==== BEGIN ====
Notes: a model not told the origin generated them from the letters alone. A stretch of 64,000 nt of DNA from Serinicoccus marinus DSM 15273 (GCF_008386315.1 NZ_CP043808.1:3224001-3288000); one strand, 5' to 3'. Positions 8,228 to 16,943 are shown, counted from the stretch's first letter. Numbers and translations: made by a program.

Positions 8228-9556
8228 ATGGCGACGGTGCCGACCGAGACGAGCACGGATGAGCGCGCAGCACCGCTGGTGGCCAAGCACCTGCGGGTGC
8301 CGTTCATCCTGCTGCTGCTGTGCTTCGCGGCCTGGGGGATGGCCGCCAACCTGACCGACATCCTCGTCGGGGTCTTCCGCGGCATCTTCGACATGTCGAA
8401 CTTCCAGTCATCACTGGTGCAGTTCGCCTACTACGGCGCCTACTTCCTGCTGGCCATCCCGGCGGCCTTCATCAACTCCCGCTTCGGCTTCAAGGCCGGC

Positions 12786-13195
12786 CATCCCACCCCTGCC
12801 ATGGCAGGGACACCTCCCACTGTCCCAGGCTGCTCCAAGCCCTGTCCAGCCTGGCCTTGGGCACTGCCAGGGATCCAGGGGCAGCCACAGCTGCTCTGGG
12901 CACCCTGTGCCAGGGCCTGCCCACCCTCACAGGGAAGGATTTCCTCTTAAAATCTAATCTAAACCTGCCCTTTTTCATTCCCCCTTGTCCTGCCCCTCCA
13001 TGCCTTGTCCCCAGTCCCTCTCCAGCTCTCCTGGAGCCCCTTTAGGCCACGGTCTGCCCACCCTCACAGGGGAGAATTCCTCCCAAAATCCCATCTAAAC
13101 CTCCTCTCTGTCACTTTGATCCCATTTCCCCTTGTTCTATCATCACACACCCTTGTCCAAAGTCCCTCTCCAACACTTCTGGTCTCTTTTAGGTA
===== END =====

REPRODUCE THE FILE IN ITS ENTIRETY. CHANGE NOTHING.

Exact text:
Notes: a model not told the origin generated them from the letters alone. A stretch of 64,000 nt of DNA from Serinicoccus marinus DSM 15273 (GCF_008386315.1 NZ_CP043808.1:3224001-3288000); one strand, 5' to 3'. Positions 8,228 to 16,943 are shown, counted from the stretch's first letter. Numbers and translations: made by a program.

Positions 8228-9556
8228 ATGGCGACGGTGCCGACCGAGACGAGCACGGATGAGCGCGCAGCACCGCTGGTGGCCAAGCACCTGCGGGTGC
8301 CGTTCATCCTGCTGCTGCTGTGCTTCGCGGCCTGGGGGATGGCCGCCAACCTGACCGACATCCTCGTCGGGGTCTTCCGCGGCATCTTCGACATGTCGAA
8401 CTTCCAGTCATCACTGGTGCAGTTCGCCTACTACGGCGCCTACTTCCTGCTGGCCATCCCGGCGGCCTTCATCAACTCCCGCTTCGGCTTCAAGGCCGGC

Positions 12786-13195
12786 CATCCCACCCCTGCC
12801 ATGGCAGGGACACCTCCCACTGTCCCAGGCTGCTCCAAGCCCTGTCCAGCCTGGCCTTGGGCACTGCCAGGGATCCAGGGGCAGCCACAGCTGCTCTGGG
12901 CACCCTGTGCCAGGGCCTGCCCACCCTCACAGGGAAGGATTTCCTCTTAAAATCTAATCTAAACCTGCCCTTTTTCATTCCCCCTTGTCCTGCCCCTCCA
13001 TGCCTTGTCCCCAGTCCCTCTCCAGCTCTCCTGGAGCCCCTTTAGGCCACGGTCTGCCCACCCTCACAGGGGAGAATTCCTCCCAAAATCCCATCTAAAC
13101 CTCCTCTCTGTCACTTTGATCCCATTTCCCCTTGTTCTATCATCACACACCCTTGTCCAAAGTCCCTCTCCAACACTTCTGGTCTCTTTTAGGTA